Can an interview be art? If there were ever a case to be made for this proposition, I would present Marc Maron’s two-part, nearly two-hour interview with comedian Louis C.K. as Exhibit A.
To say Louis C.K. is one of the most brilliant stand-up comedians of all time is an understatement. Mainly because what Louis C.K. does goes beyond comedy. Louis C.K.’s routines and especially, his groundbreaking TV show “Louis,” go much deeper than mere laughs. Unlike most comedians who are deathly afraid of any moment that strays from comedy, if there’s a dramatically real moment that doesn’t contain a laugh, Louis C.K. lets the drama play out, sans laughter. Granted, comedy is the basis for a lot of this journey. But in the work of Louis C.K., it’s less about the laugh than getting to an emotional truth. Arguably, in this respect, he’s the one of the few comedians who has come close to equaling the brilliance of Richard Pryor.
A brilliant stand-up himself and a lifelong friend of Louis C.K.’s, Maron deeply explores the evolution of Louis C.K.’s comedy and art. Much of the interview is funny, but much of it is also dramatically compelling, especially towards the end, when Maron and Louis C.K. try to resolve the bad blood between them. It’s clear that they are lifelong friends who love each other deeply, but also have a great deal of hurt between them. If you have a dry eye by the end of this, you’re not human.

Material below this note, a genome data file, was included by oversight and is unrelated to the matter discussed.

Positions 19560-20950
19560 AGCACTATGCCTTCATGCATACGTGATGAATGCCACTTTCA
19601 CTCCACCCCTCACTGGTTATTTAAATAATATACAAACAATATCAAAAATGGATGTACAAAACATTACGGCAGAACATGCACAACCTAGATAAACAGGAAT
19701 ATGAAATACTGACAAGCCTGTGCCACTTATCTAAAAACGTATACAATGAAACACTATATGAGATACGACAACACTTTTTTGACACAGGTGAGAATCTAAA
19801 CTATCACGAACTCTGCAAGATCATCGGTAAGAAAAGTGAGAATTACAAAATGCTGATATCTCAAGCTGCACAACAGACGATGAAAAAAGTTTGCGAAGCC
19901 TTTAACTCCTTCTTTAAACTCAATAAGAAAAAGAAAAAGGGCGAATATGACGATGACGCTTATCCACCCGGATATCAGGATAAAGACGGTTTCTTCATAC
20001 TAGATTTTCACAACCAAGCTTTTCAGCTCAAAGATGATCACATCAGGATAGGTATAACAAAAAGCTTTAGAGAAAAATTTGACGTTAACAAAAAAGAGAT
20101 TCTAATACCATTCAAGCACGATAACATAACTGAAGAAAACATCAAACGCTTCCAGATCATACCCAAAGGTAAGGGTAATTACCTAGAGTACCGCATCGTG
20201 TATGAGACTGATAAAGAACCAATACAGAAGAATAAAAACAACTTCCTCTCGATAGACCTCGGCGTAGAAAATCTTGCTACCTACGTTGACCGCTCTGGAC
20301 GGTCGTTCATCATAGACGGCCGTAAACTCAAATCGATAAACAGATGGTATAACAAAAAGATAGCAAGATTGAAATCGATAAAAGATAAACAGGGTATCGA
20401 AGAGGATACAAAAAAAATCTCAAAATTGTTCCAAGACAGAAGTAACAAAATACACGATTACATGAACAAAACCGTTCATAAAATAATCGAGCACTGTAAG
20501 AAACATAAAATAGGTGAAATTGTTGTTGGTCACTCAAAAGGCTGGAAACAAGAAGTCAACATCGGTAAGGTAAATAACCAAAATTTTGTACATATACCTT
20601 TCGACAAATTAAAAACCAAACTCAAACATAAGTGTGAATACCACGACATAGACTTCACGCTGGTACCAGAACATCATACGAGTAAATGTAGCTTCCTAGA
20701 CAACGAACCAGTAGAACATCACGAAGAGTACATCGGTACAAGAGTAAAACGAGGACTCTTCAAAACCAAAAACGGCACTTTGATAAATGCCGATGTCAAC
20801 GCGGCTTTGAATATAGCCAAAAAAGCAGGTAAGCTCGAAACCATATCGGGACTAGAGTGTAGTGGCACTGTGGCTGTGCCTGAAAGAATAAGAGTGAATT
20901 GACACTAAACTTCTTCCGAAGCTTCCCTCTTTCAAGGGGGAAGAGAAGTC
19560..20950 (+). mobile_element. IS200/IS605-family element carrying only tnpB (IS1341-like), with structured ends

This interview has become legendary and it’s one of the most fascinating and entertaining looks at the interior life of an artist, guided by someone who obviously cares, respects, and appreciates how this artist developed over several years.
And, if you’re impressed by this interview, you absolutely need to check out Maron’s WTF podcast, widely considered one of the best podcasts of all time. I just discovered Maron through his terrific interview with Howard Stern earlier this week and I’ve spent the last few days catching up with his brilliant podcast. If you like what you hear on this interview, download this two part interview from iTunes. It does cost $3.98, but this is a bargain, considering it’s as good if not better than most movies I’ve seen in the last 10 years. I know I will listen to it for years to come.